Monmouthshire is a county in south-east Wales, bordering Torfaen and Newport to the west, Herefordshire and Gloucestershire to the east and Powys to the north.

The largest town is Abergavenny and other towns and large villages include Caldicot, Chepstow, Monmouth, Magor and Usk.

The historic county of Monmouthshire was formed from the Welsh Marches by the Laws in Wales Act 1535 and bordered Gloucestershire to the east, Herefordshire to the northeast, Brecknockshire to the north, and Glamorgan to the west.

The Laws in Wales Act 1542 again enumerated the counties of Wales and omitted Monmouthshire, implying that the county was no longer to be treated as part of Wales. However, for all purposes Wales had become part of the Kingdom of England, and the difference had little practical effect.

For several centuries, acts of the Parliament of England (in which Wales was represented) often referred to “Wales and Monmouthshire”. However, the Local Government Act 1972, which came into effect in April 1974, confirmed the county as part of Wales, with the administrative county of Monmouthshire and its associated lieutenancy being abolished.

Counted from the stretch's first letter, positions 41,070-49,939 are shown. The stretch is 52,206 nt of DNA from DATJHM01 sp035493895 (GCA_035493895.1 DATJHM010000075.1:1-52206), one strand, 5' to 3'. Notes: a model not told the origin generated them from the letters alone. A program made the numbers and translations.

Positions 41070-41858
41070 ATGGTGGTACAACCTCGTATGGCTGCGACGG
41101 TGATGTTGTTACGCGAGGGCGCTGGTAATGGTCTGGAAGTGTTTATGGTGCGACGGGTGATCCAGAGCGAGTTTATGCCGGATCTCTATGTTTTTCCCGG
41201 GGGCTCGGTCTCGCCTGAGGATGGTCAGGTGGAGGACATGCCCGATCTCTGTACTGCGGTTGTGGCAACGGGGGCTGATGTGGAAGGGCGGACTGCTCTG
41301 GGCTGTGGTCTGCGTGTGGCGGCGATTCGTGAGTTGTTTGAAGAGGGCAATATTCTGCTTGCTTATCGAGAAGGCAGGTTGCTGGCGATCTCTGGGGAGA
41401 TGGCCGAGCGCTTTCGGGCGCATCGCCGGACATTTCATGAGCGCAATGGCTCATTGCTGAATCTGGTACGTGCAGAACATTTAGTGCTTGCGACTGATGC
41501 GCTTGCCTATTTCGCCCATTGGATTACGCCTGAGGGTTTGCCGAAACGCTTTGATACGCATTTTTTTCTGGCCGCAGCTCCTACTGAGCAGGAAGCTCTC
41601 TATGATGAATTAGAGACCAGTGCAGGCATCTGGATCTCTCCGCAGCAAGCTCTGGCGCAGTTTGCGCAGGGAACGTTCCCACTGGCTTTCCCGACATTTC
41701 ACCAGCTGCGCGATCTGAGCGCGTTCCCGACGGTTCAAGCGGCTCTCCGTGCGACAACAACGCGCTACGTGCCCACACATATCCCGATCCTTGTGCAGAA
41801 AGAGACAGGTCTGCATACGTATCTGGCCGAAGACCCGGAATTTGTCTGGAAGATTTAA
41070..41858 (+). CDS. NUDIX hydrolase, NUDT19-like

Most of its area was transferred to a new local government and ceremonial county called Gwent, with the same eastern and southern boundaries as the historic county, the River Wye and the Severn Estuary. The western two-fifths of the former Monmouthshire are now administered by other Welsh unitary authorities: Blaenau Gwent, Torfaen, Caerphilly, and Newport.

Places of interest

Chepstow Castle, Raglan Castle, Monmouth, Trellech, Abergavenny Castle, Wye Valley, Black Mountains, Brecon Beacons National Park, White Castle, Skenfrith Castle, Grosmont Castle, Three Castles Walk, Offa’s Dyke, Llanthony Priory, Tintern Abbey, Usk, Usk Valley Walk, Abergavenny, Monmouthshire and Brecon Canal, Marches Way, Monnow Valley Walk, Caldicot Castle, The Kymin, The Sugar Loaf, Scenic Railway Line: Gloucester to Newport Line.